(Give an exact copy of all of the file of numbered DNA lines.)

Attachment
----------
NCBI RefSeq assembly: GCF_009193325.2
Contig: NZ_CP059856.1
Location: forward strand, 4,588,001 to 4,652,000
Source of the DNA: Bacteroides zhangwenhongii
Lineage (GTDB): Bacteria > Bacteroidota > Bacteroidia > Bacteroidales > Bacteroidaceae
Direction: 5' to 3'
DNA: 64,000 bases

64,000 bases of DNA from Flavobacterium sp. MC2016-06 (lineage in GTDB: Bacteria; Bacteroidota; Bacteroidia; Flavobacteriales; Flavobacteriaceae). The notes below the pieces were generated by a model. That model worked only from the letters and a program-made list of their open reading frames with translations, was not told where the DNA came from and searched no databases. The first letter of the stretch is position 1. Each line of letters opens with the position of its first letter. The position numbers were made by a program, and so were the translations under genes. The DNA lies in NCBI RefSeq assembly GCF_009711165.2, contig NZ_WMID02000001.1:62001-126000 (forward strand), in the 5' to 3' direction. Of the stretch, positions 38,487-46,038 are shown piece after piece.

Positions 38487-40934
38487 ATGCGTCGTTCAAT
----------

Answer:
NCBI RefSeq assembly: GCF_009193325.2
Contig: NZ_CP059856.1
Location: forward strand, 4,588,001 to 4,652,000
Source of the DNA: Bacteroides zhangwenhongii
Lineage (GTDB): Bacteria > Bacteroidota > Bacteroidia > Bacteroidales > Bacteroidaceae
Direction: 5' to 3'
DNA: 64,000 bases

64,000 bases of DNA from Flavobacterium sp. MC2016-06 (lineage in GTDB: Bacteria; Bacteroidota; Bacteroidia; Flavobacteriales; Flavobacteriaceae). The notes below the pieces were generated by a model. That model worked only from the letters and a program-made list of their open reading frames with translations, was not told where the DNA came from and searched no databases. The first letter of the stretch is position 1. Each line of letters opens with the position of its first letter. The position numbers were made by a program, and so were the translations under genes. The DNA lies in NCBI RefSeq assembly GCF_009711165.2, contig NZ_WMID02000001.1:62001-126000 (forward strand), in the 5' to 3' direction. Of the stretch, positions 38,487-46,038 are shown piece after piece.

Positions 38487-40934
38487 ATGCGTCGTTCAAT